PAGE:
Significant events beyond our control, such as natural disasters, including weather-related events, or acts of terrorism, could damage our power plants or our corporate offices or cause a loss of system load and may affect us in unpredictable ways.
Certain of our geothermal and natural gas-fired power plants, particularly in the West, have been in the past and remain subject to frequent low-level seismic disturbances. More significant seismic disturbances are possible. In addition, other areas in which we operate, particularly in Texas and the Southeast, routinely experience tornados and hurricanes. Operations at our corporate offices in Houston, Texas could be substantially affected by a hurricane. Any significant loss of system load resulting from a weather-related event could negatively affect our wholesale business and retail subsidiaries. Such events could damage or shut down our power plants, power transmission or the fuel supply facilities upon which our wholesale business and retail subsidiaries are dependent. Our existing power plants are built to withstand relatively significant levels of seismic and other disturbances, and we believe we maintain adequate insurance protection, earthquake, property damage or business interruption insurance may be inadequate to cover all potential losses sustained in the event of extensive damages to our power plants or disruptions to our wholesale and retail operations due to natural disasters.
Periodic wildfires in the West, particularly California, could damage our power plants or cause a loss of system load and may affect us in unpredictable ways.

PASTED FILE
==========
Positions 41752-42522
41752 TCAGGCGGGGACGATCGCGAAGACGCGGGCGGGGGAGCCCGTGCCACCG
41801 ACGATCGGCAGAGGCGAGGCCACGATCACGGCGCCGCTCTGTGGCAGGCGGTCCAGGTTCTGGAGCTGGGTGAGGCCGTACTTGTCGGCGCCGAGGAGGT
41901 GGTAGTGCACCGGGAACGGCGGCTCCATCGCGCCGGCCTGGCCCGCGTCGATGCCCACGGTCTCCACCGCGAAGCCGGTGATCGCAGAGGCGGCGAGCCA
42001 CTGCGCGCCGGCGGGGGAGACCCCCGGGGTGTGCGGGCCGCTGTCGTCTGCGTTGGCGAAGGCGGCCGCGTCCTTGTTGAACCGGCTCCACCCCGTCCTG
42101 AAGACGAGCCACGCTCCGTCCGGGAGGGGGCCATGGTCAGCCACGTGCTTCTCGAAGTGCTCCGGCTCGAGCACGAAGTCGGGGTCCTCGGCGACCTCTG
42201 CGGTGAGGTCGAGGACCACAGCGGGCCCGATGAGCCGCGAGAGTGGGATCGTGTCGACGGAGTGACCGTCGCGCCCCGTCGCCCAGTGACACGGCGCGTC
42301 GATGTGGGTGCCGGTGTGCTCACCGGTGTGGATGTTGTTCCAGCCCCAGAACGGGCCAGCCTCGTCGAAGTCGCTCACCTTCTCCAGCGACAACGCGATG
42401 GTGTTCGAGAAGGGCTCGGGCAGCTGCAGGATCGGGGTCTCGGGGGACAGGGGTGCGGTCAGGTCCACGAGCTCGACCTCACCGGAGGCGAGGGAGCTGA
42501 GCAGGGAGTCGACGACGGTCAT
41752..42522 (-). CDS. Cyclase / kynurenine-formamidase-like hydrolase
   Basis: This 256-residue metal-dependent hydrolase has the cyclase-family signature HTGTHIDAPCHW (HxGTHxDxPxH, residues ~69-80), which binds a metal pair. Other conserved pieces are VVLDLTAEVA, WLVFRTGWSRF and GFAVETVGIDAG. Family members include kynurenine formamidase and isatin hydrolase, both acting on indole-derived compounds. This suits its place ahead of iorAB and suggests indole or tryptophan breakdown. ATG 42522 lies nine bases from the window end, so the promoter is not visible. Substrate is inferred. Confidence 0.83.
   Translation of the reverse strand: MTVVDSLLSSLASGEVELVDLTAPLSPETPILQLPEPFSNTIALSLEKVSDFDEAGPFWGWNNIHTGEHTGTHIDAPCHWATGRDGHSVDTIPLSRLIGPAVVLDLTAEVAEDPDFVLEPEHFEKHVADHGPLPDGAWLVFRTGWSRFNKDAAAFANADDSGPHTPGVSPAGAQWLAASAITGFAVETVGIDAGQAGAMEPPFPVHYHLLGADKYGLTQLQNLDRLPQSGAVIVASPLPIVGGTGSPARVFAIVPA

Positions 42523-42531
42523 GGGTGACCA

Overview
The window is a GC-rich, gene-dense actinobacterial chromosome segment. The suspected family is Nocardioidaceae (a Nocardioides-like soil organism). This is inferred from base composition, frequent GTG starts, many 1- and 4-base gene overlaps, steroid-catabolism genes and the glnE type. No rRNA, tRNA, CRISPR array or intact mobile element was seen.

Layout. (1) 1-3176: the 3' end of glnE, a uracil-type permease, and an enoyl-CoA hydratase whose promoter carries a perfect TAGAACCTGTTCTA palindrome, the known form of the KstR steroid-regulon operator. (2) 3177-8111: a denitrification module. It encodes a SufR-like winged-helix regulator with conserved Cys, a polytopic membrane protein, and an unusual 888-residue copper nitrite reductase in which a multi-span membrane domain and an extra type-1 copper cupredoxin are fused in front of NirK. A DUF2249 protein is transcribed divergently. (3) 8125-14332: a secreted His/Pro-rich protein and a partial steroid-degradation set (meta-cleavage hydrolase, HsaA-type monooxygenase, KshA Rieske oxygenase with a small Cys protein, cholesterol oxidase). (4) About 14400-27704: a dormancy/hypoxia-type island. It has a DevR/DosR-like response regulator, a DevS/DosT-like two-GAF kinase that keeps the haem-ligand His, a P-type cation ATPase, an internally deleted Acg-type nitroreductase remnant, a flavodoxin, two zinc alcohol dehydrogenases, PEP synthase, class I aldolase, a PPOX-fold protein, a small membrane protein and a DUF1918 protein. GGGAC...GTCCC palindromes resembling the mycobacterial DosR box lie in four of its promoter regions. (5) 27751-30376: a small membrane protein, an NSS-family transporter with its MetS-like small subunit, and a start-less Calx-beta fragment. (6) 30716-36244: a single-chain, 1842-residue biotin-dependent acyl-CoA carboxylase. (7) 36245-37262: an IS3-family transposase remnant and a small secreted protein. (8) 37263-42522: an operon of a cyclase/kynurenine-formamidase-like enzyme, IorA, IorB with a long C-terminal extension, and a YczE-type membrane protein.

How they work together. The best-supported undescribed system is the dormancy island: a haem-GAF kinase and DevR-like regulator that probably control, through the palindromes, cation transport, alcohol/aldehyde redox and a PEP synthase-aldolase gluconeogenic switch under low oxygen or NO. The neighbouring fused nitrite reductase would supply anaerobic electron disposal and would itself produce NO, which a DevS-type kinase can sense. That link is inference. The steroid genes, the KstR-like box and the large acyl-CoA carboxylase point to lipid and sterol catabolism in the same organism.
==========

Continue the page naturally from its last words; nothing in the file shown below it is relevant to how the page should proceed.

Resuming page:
Our geothermal and natural gas-fired power plants in the West have been in the past and remain subject to an ongoing risk of wildfires. Severe drought conditions, unseasonably warm temperatures and stronger winds have increased the severity and prevalence of wildfires in California. Although such wildfires have not resulted in material damages to us in the past, we cannot be certain that any such events would not materially and adversely affect our operations in the future. Such events could damage or shut down our power plants, power transmission or the fuel supply facilities upon which our power plants are dependent or cause serious injuries, fatalities, property damage or service interruptions, which could expose us to liabilities that could be material. Although we believe we maintain adequate insurance protection, property damage liability or business interruption insurance may be inadequate to cover all potential losses sustained in the event of extensive damages to our power plants or disruptions to our operations due to wildfires. The recent wildfires in California may exacerbate these insurance risks by leading to adverse changes in insurance deductibles, premiums, coverage and/or limits. If we incur a substantial liability and the damages are above our estimates for self-insured claims, or such damages are not covered by our insurance policies or are in excess of policy limits, or if we incur liability at a time when we do not have liability insurance, our results of operations and cash flows could be materially and adversely affected.
In addition, electric utilities in California are authorized to shut down power for public safety reasons, such as during periods of extreme fire hazard, if the utility reasonably believes that there is an imminent and significant risk that strong winds may topple power lines or cause vegetation to come into contact with power lines leading to increased risk of fire. Any shut down of power for public safety reasons may reduce our revenues.